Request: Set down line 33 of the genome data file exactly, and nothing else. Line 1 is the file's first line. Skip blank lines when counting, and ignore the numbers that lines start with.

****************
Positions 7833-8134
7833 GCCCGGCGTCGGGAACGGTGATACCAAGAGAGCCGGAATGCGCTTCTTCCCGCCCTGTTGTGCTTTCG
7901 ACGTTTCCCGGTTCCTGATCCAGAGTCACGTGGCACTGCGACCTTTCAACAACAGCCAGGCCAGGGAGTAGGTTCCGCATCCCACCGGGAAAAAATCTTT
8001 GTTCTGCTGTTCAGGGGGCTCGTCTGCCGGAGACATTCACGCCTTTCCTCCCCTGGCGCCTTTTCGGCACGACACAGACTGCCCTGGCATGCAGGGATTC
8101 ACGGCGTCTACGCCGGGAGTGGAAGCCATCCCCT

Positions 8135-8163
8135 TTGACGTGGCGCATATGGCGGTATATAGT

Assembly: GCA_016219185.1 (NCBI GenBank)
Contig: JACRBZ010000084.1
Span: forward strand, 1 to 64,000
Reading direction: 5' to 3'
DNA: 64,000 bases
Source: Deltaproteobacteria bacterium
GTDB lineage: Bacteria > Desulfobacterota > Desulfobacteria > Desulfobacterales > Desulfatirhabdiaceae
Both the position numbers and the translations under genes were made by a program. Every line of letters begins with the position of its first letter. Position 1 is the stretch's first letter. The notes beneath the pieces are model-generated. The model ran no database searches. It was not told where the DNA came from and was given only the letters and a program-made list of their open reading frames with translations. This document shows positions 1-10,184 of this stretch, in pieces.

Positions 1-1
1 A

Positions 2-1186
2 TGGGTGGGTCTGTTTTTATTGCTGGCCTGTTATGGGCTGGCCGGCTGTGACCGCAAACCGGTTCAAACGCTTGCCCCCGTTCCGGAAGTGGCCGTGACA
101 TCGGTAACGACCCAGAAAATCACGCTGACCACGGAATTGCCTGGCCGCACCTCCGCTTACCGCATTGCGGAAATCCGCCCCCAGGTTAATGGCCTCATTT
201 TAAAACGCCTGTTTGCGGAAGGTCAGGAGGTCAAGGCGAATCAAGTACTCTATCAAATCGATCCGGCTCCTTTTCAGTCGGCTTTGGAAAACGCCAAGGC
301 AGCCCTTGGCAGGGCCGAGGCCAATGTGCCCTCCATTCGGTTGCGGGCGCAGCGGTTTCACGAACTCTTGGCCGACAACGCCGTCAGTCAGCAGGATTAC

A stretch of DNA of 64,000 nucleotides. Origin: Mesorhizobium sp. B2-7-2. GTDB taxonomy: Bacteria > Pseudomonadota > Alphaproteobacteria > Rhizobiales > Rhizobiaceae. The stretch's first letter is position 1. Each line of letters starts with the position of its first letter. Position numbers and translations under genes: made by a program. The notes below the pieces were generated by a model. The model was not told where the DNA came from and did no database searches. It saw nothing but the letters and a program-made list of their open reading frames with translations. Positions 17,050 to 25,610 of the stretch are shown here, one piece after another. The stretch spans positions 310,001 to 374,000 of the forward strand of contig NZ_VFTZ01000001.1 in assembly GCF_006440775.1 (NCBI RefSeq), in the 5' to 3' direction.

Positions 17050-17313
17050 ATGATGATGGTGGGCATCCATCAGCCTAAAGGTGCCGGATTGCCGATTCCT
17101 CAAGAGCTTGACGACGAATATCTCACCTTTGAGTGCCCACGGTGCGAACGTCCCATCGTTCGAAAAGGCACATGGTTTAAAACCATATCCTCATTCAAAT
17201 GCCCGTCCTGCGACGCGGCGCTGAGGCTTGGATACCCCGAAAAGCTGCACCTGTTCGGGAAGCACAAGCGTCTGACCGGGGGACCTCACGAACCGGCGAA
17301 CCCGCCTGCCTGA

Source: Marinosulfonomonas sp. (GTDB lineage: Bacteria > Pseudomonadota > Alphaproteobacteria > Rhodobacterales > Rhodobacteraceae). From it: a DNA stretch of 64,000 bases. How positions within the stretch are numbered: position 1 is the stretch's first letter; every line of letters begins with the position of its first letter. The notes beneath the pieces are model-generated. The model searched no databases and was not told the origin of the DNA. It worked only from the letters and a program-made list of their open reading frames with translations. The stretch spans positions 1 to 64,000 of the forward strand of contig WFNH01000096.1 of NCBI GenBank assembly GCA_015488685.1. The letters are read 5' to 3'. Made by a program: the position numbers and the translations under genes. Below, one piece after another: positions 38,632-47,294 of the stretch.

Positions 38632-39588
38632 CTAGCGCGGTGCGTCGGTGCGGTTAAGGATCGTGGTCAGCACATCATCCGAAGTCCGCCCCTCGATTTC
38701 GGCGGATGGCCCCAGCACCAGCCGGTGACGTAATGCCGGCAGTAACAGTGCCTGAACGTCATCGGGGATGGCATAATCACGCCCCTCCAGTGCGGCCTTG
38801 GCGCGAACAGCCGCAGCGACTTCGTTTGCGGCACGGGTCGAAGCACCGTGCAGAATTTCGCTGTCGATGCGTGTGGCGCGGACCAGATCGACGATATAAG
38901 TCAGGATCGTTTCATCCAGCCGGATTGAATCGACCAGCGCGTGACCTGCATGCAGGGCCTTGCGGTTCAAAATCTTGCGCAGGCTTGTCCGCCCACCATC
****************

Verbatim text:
38801 GCGCGAACAGCCGCAGCGACTTCGTTTGCGGCACGGGTCGAAGCACCGTGCAGAATTTCGCTGTCGATGCGTGTGGCGCGGACCAGATCGACGATATAAG